Having said that, if I get an opportunity to use it on Saturday, I'll take it!
That's about it for now - more as it develops. I'll report on how it performs during use, but for now, if anyone is thinking about getting one of these, I highly recommend it. As promised above, here are the use and care instructions from Tramontina's website:
Use & Care Instructions
The use and care information applies to Tramontina enameled cast-iron cookware with an off-white or matte black interior finish.
Using Your Enameled Cast-Iron Cookware
Before using your cookware for the first time, hand-wash with warm soapy water and dry thoroughly.
Although the enamel coating on your cookware does not require seasoning, we recommend seasoning the vessel rim and lid rim where the cast iron is exposed. Season by lightly rubbing cooking oil onto surface. Heat cookware in oven for one hour at 350°F (176°C) and let cool. Cookware is ready to use. The cast-iron grill pan and skillets are coated with an interior matte black porcelain enamel; therefore, it is only necessary to season the rim on these items.
Avoid knocking utensils on the cookware rims or cutting food directly within the cookware, as this may permanently damage the enamel surface.
The enamel surfaces are not suitable for dry cooking. Add a liquid, butter or oil to the bottom of the cookware prior to heating.
A gradual low-to-medium heat setting yields the most even and best results for most cooking tasks, including frying and searing, and the use of high heat is not necessary. Once hot, nearly all cooking tasks can be completed with lower settings. In fact, use of high heat can permanently discolor and damage the cookware and void the warranty.
When using cookware on ceramic glass stovetops, always lift (do not slide) to move to avoid scratching the cooktop.
Keep cookware on burner only during necessary time for cooking or boiling. Do not overheat empty cookware or allow gas flames to extend up sides of cookware and overheat handles.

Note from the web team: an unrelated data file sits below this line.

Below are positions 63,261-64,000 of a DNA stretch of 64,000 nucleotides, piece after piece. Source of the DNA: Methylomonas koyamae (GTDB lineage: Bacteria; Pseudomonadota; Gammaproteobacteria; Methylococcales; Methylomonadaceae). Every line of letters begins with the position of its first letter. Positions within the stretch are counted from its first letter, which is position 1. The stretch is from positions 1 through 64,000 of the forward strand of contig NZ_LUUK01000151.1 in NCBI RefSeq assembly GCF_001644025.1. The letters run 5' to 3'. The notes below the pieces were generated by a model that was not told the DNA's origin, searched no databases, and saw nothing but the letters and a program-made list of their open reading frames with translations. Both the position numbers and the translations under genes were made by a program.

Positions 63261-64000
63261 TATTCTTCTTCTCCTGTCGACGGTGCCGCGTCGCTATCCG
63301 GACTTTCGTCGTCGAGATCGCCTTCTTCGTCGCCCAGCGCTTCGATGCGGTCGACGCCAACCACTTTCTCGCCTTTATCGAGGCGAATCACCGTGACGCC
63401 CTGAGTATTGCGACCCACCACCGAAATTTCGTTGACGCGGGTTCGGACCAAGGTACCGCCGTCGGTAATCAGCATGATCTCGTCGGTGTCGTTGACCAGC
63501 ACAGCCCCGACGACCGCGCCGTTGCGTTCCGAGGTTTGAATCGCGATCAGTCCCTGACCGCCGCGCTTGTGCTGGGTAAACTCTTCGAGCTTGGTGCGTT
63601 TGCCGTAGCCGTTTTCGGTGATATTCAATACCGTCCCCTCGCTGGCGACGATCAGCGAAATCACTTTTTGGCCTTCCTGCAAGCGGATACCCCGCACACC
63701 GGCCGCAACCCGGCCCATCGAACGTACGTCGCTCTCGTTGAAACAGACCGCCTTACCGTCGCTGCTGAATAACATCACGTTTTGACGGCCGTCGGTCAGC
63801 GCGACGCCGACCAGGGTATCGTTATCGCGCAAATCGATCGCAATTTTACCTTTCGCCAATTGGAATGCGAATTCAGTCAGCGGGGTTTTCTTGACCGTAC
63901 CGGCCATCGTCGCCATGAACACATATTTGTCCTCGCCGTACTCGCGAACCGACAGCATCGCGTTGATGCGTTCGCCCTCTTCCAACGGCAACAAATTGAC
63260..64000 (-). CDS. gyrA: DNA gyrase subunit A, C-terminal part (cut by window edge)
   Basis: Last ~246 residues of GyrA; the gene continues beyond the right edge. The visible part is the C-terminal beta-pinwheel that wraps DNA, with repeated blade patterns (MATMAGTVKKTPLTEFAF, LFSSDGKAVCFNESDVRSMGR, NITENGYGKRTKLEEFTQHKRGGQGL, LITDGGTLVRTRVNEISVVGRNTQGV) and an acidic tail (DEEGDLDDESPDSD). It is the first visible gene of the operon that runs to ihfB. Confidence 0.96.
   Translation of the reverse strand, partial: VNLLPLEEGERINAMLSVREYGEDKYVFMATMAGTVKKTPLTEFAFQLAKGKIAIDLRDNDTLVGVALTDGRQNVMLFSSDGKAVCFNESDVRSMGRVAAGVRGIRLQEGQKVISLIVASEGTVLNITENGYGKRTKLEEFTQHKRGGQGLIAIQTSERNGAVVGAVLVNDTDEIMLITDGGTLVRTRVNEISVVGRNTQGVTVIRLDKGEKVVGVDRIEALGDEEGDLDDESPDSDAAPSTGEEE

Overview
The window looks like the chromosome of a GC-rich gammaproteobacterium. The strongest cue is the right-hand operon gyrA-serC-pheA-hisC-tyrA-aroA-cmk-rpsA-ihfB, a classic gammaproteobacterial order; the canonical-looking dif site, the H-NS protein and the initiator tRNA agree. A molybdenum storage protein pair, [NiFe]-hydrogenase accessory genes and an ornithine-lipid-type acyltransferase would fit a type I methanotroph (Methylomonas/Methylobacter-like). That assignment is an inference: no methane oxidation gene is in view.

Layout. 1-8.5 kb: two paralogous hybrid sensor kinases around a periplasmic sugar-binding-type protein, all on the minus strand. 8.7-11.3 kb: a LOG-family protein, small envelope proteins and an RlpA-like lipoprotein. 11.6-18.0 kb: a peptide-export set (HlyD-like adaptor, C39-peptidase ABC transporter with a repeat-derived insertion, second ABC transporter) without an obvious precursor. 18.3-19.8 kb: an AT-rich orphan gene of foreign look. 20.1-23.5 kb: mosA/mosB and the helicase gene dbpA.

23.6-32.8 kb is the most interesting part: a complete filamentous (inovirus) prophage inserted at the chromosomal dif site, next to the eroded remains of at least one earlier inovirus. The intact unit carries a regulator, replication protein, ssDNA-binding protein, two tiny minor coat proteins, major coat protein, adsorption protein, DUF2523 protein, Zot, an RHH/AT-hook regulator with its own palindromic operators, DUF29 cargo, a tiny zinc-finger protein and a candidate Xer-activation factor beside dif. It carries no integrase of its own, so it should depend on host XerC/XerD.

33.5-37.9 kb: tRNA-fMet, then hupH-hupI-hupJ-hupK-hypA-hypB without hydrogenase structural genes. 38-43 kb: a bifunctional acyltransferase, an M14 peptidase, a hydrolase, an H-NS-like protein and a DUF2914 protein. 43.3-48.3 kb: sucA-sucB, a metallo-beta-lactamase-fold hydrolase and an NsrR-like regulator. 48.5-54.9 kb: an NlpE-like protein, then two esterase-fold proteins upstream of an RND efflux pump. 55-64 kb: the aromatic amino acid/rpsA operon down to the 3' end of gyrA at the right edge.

The cookware is oven-safe at temperatures up to 450°F (232°C). Even though integral handles and lid knobs are oven-safe, they will get hot in oven and on stovetop, particularly gas stoves where an open flame is used. Therefore, use protective mitts when handling hot cookware.
CAUTION: TO AVOID INJURY, ALWAYS USE PROTECTIVE MITTS WHEN HANDLING HOT COOKWARE
Cleaning and Caring For Your Enameled Cast-Iron Cookware
Enameled cast iron is extremely durable but may become damaged if accidentally dropped or knocked against another hard surface.
HAND-WASH ONLY: We recommend hand-washing and drying your cookware to preserve the original finish.
For hard-to-clean, stuck-on foods, soak cookware in hot, soapy water and re-season as directed.
Use only nylon or soft abrasive pads or brushes to remove stubborn residues. Do not use metallic pads or harsh abrasive chemicals, as these will damage the enamel.
Be careful when stacking or nesting your cookware. Although it won’t affect the cookware’s performance, bumping or knocking against other pieces will scratch or chip the exterior and interior surfaces.
Never store your cookware when it is still damp. Allow pans to dry thoroughly by placing the cookware in an airy space, away from kitchen steam.
For items with lids, over time, the screw attaching the knob to the lid may become loose. In most cases, this can be corrected by retightening the screw, taking care not to over-tighten, as this may damage the lid. If the knob cannot be retightened, contact Tramontina’s Customer Service Department for assistance. For safety reasons, do not continue to use a cookware lid with a loose knob.
TRAMONTINA GOURMET, a collection of premium products engineered and manufactured with the finest design, materials and workmanship, outperforms similar products within the market and delivers the best quality and value to the cooking professional and enthusiast alike.